Cities Back Off Free Wi-Fi Plans


Cities Back Off Free Wi-Fi Plans

Cellular 3G and 4G networks and wireless spectrum are expanding. Free municipal Wi-Fi -- not so much.

Just four years after Uncle Sam called for widespread free municipal wireless service, the dream of public Wi-Fi networks is over -- at least for now -- in many U.S. cities.

Although Minneapolis and other cities have such systems in place, many other highly touted projects, including ones in Philadelphia, Chicago and San Francisco, have been abandoned. The Federal Communications Commission, which had promoted city Wi-Fi networks, barely mentions them anymore as a way to bring broadband Internet access to more Americans.

Such networks have been done in by technology and cost problems as well as by FCC rules that limit their effectiveness.

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Wi-Fi sends information by radio waves that attenuate -- or dampen -- over distance. Planners originally believed that 20 antenna towers per square mile would be sufficient to provide good Wi-Fi coverage, but in reality, with current technology, it takes 50 or more towers to do the trick. And FCC rules limit the spectrum that can be used for city Wi-Fi to the 2.4 and 5 megahertz bands, which carry other traffic, causing interference. Wi-Fi antennas are also restricted to 1 watt of power, further limiting the distances that signals can travel.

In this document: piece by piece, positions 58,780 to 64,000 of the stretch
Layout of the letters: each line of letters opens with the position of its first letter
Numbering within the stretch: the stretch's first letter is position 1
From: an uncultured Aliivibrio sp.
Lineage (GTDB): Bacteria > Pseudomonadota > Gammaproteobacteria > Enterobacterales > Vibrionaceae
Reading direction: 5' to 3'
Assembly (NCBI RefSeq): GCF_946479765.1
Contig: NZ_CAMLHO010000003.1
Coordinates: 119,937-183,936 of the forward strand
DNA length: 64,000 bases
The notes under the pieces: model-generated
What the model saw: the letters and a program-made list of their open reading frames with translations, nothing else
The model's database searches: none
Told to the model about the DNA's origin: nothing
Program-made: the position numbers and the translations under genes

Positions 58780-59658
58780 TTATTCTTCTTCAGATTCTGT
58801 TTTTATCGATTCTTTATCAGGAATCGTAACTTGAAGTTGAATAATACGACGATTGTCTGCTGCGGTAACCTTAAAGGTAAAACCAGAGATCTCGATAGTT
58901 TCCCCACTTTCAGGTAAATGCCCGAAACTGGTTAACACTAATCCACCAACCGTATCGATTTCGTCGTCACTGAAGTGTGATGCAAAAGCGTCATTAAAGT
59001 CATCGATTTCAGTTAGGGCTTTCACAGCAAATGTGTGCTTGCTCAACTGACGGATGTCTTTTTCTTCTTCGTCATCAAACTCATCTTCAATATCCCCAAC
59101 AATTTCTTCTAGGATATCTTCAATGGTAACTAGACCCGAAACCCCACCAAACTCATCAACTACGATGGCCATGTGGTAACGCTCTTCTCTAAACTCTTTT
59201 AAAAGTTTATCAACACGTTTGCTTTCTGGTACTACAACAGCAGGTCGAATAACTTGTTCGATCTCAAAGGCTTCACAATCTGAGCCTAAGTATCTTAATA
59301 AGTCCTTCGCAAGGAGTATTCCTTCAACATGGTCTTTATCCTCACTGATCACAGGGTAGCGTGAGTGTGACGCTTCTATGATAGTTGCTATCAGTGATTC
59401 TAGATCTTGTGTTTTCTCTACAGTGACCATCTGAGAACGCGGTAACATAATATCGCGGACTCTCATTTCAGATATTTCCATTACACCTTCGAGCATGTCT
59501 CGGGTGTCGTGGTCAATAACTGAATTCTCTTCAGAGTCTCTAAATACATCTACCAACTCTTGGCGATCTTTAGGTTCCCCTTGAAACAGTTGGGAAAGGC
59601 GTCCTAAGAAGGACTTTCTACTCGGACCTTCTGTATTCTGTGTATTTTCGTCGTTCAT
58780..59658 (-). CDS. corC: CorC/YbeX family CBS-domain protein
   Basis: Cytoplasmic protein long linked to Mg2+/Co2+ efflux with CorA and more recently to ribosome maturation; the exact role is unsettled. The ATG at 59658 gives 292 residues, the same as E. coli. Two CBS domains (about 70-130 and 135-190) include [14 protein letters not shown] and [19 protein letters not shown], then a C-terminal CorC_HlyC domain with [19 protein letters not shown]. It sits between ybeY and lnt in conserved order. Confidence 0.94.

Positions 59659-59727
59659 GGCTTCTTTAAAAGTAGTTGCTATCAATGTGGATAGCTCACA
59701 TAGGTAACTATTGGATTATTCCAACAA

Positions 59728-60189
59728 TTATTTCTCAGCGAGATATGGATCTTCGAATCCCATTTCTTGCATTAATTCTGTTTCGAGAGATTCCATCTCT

However, new FCC rules will open up more spectrum to wireless networks -- in the so-called white spaces between television channels -- and a new standard for television antennas may revive interest in municipal Wi-Fi in the next few years. But by then, they would face stiff competition for user attention from rapidly expanding cellular 3G and 4G networks.

Municipal Wi-Fi plans were driven by a desire to overcome the digital divide, which separates people who have such access from those who don’t. But a new study from the National Telecommunications and Information Administration, an agency in the Department of Commerce that advises the president on telecommunications and information policies, notes that 64% of households now have the broadband connections at home -- up from just 9% in 2001.